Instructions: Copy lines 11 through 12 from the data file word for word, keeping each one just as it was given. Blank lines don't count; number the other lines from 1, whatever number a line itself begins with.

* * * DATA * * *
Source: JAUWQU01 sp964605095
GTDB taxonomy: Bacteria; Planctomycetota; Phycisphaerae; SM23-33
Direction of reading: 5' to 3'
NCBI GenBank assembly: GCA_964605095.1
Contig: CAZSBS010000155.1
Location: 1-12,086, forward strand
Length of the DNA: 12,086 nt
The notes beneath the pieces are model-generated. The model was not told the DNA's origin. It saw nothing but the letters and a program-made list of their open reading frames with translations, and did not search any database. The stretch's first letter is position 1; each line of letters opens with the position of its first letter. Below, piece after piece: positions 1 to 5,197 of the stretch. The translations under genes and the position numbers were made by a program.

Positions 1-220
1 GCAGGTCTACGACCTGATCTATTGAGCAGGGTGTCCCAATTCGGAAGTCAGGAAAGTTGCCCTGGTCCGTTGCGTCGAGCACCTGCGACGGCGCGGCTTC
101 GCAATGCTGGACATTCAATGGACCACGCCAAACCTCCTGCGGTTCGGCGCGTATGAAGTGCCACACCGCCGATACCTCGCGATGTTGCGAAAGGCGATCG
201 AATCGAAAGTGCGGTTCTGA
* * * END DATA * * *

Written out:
101 GCAATGCTGGACATTCAATGGACCACGCCAAACCTCCTGCGGTTCGGCGCGTATGAAGTGCCACACCGCCGATACCTCGCGATGTTGCGAAAGGCGATCG
201 AATCGAAAGTGCGGTTCTGA